Psychological Projection: How to Reclaim the Best Parts of Yourself

Overview: Understanding the mechanism of psychological projection can help you realize your potential. Here’s how.

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Think about someone you admire, perhaps someone for whom you have feelings of awe.

What is the primary quality or attribute you most admire in this person?

Maybe their courage, their conviction, their charisma, their intelligence, their creativity, their talent. What’s the quality you admire most?

Now, think of someone you despise. Despise too strong of a word? Then think about someone who often rubs you the wrong way.

What don’t you like about them? Maybe their selfishness, their cluelessness, their nastiness, their inauthenticity.

One of the most fascinating discoveries in psychology over the past century is a mental mechanism called projection.

Let’s see how it works …

How Psychological Projection Works

Essentially, it goes like this: starting in early childhood, we begin psychically cutting off parts of ourselves.

We separate from our best parts of ourselves like courage, generosity, and compassion.

And we disidentify with our worst parts like envy, pettiness, and rage.

We cut off from anything that we can’t find a way to integrate. In so doing, we divorce ourselves from anything that doesn’t get acceptance or approval from our environment including our parents, teachers, family, and friends.

We strive to become, in a sense, “normal,” average. Desperately wanting to fit in during childhood and adolescence, we seek the middle.

Not our middle, but the middle of our social groups and society itself.

And our school systems, sadly, support this surgery of the soul. These systems are highly effective at stripping away our innate genius, those qualities that push us far away from any “average.”

But we can’t really cut off parts of ourselves. I mean, where are they going to go, really?

psychological projectionSource

In the animated film Inside Out, the creatives at Pixar illustrated these disowned parts and lost memories as ball dumped into a dark abyss. An aspect of the personality, in this case, Joy, must go on a dangerous adventure to access these lost parts.

All of these qualities get packed away into what psychoanalysts call the shadow. Or what poet Robert Bly called an invisible bag we drag behind us since childhood.

(For a free instructional guide on how to meet and integrate your shadow, click here.)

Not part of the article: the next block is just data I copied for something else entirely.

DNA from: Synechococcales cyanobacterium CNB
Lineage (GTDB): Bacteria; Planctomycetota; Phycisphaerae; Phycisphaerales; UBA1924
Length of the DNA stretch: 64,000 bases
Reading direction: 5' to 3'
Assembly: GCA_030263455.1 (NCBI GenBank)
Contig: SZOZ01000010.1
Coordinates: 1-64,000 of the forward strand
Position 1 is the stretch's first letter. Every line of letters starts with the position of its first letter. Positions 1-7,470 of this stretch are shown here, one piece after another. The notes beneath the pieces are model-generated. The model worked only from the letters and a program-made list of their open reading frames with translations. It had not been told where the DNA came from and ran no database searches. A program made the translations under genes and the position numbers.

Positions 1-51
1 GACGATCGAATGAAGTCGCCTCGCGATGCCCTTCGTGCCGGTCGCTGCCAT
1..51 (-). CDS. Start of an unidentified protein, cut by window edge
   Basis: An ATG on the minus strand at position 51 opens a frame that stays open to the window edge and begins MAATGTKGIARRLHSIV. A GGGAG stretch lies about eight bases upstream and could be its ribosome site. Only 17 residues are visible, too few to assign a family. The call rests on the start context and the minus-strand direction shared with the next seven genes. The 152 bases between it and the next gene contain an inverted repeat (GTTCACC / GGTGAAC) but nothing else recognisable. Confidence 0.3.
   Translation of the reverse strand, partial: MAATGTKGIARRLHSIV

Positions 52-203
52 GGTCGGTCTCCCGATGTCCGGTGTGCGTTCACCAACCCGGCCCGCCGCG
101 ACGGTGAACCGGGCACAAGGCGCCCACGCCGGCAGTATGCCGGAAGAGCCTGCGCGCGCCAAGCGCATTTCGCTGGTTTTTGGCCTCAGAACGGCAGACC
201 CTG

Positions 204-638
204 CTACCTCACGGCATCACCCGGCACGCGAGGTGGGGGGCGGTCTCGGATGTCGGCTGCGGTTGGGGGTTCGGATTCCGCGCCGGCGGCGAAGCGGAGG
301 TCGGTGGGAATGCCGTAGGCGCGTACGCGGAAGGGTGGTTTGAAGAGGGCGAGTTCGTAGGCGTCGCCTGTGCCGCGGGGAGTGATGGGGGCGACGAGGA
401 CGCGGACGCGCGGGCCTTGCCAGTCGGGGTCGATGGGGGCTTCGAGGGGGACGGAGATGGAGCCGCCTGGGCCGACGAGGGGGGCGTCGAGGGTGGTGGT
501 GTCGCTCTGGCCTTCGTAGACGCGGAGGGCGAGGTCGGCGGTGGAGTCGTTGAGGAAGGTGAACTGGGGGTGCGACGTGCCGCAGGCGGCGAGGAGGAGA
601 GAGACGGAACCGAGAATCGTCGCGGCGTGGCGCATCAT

And so, because we can’t easily identify these qualities within us, our minds project them out onto others.

When you get irritated at your colleague’s selfishness at work, you are observing his selfishness. But your irritation is a result of not owning your own selfishness.

Otherwise, you wouldn’t get irritated. You would see your colleague’s selfishness and immediately acknowledge the selfish part in you. (Because we are all mirrors for each other.)

Instead, you have an understanding that stems from self-awareness. There would be no emotional trigger to cause irritation.

Hero Worship is Psychological Projection

The converse is also true. We project our greatest potentials and possibilities on other people. This person then becomes larger than life to us.

Our culture is ripe with this kind of psychological projection. We call it “hero worship” and it happens in every field, relationship, family, school, and office.

Let’s say you’re an aspiring public speaker. You follow the work of your favorite speaker carefully.

Sometimes you idolize him, hanging on his every word. You admire his effortless calm and confidence on stage.

Here too, you are projecting. You have disowned your confident part and have identified with a more anxious, fearful part of yourself. If not, you wouldn’t be in awe of him.

Instead, you would notice this speaker’s own insecurity behind his confident facade. That is, you would see him not a hero, but as a fellow human being.

The difference between this speaker and you is mainly that he’s putting forth greater effort to be on that stage. He may be honest with his own insecurity or he may be deceiving himself.

He may be honest with his own insecurity or he may be deceiving himself.

Either way, his insecurity is there. And if you don’t see it, it’s only because you are projecting.

And we are all projecting onto others most of the time.

Many people do this with celebrities. To them, people like Brad Pitt and Angelina Jolie are like royalty. Others project onto musical artists or star athletes.

Business people often do this with titans of industry like Richard Branson, Bill Gates, or Elon Musk. They fail to see their humanity; these figures become superhuman to those who project onto them.